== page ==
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'Ex Libris:' Frederick Wiseman Turns His Lens on New York's Libraries

"I simply called up Anthony Marx, who's the president of New York Public Library, and asked him whether I could do the movie."9/20/2017 2:15 AM Eastern
Pictures from an Institution: An Interview with Frederick Wiseman

In Frederick Wiseman's Ex Libris, the New York Public Library Gets Checked Out

Frederick Wiseman's Ex Libris
The latest work from the great documentary filmmaker examines the New York Public Library as it reconfigures itself for the digital age.

Frederick Wiseman on his Latest Film, Ex Libris, and His 50-Plus-Year Career

Frederick Wiseman on Ex Libris and the Democracy of Libraries

"In his latest film, Ex Libris: The New York Public Library, Frederick Wiseman takes his camera into the boardrooms, auditoriums, classrooms and reading nooks of the various branches of the titular institution as it struggles to adapt to a digital present," writes Akiva Gottlieb. "The nation's flagship city library needs to strategize not only how to digitize rare books for future scholars, but also how to provide crucial connectivity to the three million New Yorkers who lack access to broadband Internet."



"I just had the idea that a library might be a good subject for a film. I knew that the New York Public Library was one of the great libraries of the world,'" Wiseman says, "and so I simply called up Anthony Marx, who's the president of New York Public Library, and asked him whether I could do the movie. He asked me to come visit him, I had a meeting with him and he said, 'Okay.'" To read Gottlieb's interview with Wiseman, click here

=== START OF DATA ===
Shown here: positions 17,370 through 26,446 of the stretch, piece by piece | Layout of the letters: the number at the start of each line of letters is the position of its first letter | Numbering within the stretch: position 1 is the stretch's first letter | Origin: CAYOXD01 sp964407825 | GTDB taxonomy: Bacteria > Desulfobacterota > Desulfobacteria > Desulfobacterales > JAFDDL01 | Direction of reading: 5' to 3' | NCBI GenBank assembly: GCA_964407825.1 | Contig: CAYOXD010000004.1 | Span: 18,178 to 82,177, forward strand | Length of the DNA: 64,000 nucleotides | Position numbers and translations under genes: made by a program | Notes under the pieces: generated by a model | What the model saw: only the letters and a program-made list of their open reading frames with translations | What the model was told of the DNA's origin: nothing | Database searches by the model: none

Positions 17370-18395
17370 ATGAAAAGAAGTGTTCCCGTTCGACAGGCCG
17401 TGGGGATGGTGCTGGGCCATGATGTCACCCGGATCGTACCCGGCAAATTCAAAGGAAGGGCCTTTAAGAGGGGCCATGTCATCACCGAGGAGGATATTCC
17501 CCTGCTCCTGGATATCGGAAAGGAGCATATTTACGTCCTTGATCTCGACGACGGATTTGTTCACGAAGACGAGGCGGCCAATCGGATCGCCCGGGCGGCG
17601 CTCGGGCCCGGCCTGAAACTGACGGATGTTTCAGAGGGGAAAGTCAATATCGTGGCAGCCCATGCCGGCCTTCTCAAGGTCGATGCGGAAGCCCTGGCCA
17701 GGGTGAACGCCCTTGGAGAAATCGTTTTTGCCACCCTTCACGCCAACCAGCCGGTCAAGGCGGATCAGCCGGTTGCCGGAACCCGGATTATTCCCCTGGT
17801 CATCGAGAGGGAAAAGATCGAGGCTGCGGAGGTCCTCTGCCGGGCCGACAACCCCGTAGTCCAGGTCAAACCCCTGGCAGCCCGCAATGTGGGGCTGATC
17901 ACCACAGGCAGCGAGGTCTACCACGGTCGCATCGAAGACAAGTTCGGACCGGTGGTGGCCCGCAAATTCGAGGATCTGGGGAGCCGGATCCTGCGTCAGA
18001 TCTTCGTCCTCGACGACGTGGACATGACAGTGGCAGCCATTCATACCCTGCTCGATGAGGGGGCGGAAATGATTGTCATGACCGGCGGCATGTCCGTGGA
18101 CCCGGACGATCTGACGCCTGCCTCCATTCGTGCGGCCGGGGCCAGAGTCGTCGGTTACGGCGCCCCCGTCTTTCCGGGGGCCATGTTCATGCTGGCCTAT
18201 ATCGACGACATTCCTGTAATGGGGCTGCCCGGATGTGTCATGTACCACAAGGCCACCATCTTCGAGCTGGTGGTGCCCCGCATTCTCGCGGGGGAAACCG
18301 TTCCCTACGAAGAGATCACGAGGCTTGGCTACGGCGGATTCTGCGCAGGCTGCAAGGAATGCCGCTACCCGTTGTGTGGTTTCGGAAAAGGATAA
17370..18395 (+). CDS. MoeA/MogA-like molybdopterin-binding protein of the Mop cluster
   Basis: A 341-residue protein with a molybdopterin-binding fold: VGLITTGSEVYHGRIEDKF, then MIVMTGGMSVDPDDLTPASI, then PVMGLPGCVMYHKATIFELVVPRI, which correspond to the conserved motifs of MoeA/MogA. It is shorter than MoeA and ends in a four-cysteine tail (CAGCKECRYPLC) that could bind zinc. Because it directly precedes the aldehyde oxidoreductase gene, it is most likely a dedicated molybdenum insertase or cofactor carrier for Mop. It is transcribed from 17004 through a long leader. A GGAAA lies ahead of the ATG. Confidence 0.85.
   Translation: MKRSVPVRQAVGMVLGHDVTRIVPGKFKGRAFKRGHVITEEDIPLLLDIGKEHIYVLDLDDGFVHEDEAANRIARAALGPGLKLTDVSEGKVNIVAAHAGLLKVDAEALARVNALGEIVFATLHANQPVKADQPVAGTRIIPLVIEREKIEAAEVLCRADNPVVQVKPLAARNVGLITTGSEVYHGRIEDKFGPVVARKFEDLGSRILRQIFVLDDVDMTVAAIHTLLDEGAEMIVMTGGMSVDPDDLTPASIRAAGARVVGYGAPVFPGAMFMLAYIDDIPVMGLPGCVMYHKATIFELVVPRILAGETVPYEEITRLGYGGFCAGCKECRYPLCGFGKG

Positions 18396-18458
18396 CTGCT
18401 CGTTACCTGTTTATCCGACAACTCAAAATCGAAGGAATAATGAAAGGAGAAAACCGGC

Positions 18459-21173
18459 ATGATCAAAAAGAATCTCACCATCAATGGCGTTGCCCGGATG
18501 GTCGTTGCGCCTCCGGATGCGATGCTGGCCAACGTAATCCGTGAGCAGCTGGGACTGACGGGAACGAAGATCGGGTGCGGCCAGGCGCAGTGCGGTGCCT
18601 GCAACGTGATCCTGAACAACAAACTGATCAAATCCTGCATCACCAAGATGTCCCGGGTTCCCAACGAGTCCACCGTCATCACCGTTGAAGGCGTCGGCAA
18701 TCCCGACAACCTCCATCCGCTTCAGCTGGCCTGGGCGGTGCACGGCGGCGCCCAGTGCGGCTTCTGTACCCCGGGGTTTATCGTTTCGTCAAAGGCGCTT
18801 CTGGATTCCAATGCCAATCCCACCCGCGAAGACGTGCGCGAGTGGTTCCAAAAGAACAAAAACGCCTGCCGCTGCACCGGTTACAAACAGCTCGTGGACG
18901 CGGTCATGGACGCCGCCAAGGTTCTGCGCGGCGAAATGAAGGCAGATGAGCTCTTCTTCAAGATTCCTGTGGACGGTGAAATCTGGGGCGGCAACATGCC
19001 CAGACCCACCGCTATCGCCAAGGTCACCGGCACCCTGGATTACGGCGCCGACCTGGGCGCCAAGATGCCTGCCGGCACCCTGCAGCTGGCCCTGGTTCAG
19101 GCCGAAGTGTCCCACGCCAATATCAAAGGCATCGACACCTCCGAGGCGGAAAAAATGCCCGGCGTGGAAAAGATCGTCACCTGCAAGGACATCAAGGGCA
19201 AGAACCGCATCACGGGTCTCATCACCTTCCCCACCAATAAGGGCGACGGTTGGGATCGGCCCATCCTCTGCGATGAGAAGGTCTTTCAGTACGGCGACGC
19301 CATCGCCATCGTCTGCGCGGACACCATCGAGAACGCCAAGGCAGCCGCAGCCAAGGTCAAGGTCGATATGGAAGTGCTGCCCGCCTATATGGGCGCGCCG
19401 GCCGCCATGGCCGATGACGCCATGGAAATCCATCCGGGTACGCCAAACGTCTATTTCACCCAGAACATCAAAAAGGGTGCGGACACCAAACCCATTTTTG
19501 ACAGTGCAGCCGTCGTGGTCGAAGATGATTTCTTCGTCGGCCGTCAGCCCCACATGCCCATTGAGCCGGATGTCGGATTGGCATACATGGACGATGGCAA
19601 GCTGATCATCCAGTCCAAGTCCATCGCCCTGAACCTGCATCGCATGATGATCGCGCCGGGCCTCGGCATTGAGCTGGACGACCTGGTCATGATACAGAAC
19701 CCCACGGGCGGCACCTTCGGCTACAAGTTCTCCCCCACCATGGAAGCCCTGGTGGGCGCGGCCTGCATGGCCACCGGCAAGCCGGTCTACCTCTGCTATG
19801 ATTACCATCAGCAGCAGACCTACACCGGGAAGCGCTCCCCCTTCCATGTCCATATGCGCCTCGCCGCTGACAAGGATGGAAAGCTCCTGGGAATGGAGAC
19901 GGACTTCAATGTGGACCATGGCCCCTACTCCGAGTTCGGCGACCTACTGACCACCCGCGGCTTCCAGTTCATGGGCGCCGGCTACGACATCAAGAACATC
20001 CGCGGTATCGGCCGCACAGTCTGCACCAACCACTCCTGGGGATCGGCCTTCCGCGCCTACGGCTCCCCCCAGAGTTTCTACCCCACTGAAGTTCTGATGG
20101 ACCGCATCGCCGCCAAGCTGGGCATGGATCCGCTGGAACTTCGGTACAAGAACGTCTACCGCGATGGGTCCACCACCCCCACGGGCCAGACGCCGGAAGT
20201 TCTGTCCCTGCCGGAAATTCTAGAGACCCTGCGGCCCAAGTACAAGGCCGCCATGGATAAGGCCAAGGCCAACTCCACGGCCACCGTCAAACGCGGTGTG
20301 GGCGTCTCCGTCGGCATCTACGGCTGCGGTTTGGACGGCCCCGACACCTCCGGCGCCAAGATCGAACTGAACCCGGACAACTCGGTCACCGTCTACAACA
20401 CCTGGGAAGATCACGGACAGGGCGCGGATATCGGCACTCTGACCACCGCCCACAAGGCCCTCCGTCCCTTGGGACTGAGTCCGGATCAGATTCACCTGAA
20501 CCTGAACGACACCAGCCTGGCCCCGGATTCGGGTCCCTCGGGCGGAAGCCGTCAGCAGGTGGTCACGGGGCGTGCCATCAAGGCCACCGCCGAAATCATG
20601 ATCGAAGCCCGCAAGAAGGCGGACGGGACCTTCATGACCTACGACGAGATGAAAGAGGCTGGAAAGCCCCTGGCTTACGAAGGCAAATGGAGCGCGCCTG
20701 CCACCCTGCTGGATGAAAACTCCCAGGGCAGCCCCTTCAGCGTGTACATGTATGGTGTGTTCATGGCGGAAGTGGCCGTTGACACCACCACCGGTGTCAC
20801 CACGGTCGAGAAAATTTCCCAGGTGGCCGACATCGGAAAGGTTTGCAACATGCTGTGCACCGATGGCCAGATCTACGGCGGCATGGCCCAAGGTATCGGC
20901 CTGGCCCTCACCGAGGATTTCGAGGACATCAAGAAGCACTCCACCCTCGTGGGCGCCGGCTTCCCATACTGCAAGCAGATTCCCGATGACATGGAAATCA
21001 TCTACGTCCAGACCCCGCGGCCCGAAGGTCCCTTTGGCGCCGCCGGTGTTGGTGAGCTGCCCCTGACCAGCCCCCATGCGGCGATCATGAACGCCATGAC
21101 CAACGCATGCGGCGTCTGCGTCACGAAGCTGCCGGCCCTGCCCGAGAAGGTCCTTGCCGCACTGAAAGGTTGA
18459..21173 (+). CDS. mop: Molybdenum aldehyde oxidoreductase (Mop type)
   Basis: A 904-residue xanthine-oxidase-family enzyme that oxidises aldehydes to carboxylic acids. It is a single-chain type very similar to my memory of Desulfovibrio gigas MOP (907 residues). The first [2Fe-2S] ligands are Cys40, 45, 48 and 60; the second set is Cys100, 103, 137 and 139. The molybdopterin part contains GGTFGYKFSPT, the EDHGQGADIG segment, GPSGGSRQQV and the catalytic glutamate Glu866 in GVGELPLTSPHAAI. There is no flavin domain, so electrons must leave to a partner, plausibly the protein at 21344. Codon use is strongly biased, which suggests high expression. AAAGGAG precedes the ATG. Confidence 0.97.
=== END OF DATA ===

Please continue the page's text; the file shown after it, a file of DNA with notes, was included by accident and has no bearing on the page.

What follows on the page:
"My approach to making these movies is much more novelistic than it is journalistic, I still read much more than I go to the movies," Wiseman tells Jose Solís. "I'm aware of influences, but I think I'm more influenced by the books I've read than the movies I've seen.

"Whatever form you work with, in an abstract sense you're dealing with the same issues: characterization, the passage of time, metaphor, abstraction, etc. That's the kind of thing I have in mind because the structure of the movies is very carefully worked out.

"For me the editing is much more like writing than anything else, I have to think about the way I introduce characters and what I say about them. For a movie to work it has to work in two ways: as a literal track and an abstract track. The real movie is created in the relationship between the literal and the abstract." To read the full interview, click here

 

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